Content marketing is only effective if your audience is engaged. They have to be intrigued by your headline, impressed by your body content, and then moved enough to take a strong action like converting, sharing, linking, or even commenting. Achieving that level of engagement is difficult even for exceptional content marketers, and there’s a problem that makes it even harder to achieve: boredom.
The sad truth is that even “good” content can create reader boredom—you might have very thoroughly and thoughtfully explored a topic that just isn’t interesting, or you might have explored a concept so many times that your users are no longer engaged in it. The first step is acknowledging that you have a reader boredom problem, but it isn’t always straightforward.
These five signs can help you establish whether or not your readers are bored with your material:
Depending on the popularity of your blog, an occasional post with no comments and no other visible signs of traction isn’t anything to be concerned about. However, if you feature several posts in a row, none of which have any comments onsite or on social media, you might have a problem. Comments are a positive sign of engagement; even though only a small percentage of readers ever leave comments, if those vocal readers aren’t moved enough to respond, it could reflect on the overall interest level of your readership.
Shares and links are more than just valuable assets for an SEO campaign; they’re indicators of how well your content is performing. If your pieces consistently get no shares and no links, it means you aren’t doing enough to captivate your audience. You have to make your content important, interesting, and valuable—all at once—or else your readers will be bored and unwilling to take meaningful action.
As a content marketer, you should be checking Google Analytics (or whatever other analytics tools you’ve adopted) as a pulse for the health of your strategy. Here, you’ll be able to see which of your posts are performing well, which ones are faltering, and overall trends for your campaign. Compare your last several dozen posts to one another. Are there spikes and valleys? This is natural, and a good indication that at least some of your content is exceptional. If your statistics are suspiciously consistent—flatlining across the board, regardless of volume—it means readers are generally unmoved by your content.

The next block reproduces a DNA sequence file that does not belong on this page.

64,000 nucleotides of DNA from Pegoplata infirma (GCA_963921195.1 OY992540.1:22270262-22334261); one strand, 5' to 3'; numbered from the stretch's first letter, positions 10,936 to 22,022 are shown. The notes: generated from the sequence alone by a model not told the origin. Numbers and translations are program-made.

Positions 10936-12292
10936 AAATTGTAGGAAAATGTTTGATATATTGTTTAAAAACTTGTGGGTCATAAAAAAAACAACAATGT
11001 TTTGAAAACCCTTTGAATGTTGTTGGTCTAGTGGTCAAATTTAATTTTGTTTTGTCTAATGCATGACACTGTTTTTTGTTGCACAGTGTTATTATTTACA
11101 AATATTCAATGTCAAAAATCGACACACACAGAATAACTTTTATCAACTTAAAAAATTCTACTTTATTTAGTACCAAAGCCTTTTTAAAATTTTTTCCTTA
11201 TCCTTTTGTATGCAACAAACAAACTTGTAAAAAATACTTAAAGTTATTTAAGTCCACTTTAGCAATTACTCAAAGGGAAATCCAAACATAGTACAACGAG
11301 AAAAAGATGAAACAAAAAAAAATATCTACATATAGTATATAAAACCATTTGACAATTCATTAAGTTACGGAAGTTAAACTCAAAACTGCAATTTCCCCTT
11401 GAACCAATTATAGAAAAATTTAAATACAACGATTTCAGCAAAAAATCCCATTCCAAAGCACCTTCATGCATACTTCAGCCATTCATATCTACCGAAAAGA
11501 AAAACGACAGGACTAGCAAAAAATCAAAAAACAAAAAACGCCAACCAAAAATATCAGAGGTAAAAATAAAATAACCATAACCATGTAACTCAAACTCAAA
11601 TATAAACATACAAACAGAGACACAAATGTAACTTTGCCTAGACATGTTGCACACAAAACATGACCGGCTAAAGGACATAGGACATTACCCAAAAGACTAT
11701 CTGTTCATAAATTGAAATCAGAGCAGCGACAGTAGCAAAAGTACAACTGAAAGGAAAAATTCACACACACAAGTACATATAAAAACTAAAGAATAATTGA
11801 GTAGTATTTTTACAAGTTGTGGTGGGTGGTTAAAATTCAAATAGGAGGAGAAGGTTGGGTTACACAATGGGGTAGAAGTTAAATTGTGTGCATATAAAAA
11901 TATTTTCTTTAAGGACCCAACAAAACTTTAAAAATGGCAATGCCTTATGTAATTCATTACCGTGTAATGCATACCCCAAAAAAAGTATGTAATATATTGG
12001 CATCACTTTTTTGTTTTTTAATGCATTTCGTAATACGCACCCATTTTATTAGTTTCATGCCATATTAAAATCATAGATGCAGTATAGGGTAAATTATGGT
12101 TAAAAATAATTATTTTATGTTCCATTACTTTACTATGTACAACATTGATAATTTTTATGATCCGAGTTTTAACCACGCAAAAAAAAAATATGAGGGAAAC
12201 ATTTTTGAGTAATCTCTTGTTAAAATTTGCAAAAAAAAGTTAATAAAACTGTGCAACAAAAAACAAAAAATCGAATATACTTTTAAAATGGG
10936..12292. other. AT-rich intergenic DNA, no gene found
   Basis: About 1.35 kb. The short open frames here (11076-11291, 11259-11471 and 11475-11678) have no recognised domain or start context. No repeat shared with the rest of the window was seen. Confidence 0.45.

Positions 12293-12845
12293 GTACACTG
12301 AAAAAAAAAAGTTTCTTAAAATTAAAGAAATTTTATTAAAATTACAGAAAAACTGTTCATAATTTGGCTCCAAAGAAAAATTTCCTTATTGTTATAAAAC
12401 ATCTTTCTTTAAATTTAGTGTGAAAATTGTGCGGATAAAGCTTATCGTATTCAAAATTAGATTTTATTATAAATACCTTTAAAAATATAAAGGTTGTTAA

It’s usually a bad idea to gauge the health of any marketing campaign, including social media marketing, by the sheer number of followers you have. This is because a single number can’t tell you things like interest level, loyalty, or demographics. However, if you notice your social media followers are declining any time after integrating your social and content marketing campaigns, take it as a bad omen. Your followers don’t like what they see, and it’s your job to change it.
Finally, think about your own interest level. Are you excited about your newest topics and initiatives? Are you genuinely engaged and interested in it when you’re writing it? If you aren’t interested in your own content, how could you expect your readers to be?
You didn’t think I’d leave you hanging, did you? I went through all the trouble of letting you know whether your content was boring—now I’ll teach you how to fix it. You could start by tearing down your strategy and rebuilding from scratch, but first, I’d recommend trying these easy adjustments to return your content to its former glory (or reenergize a bored audience):
If you find your content really is boring your readers, these fixes should be a good solution to the problem—at least in the short term. The truth is, reader boredom is usually a recurring issue, and even the best content marketing brands sometimes suffer from it. You can’t always prevent it or predict it, but you can always respond to it, so stay on your toes and make the best effort possible to keep your readers engaged.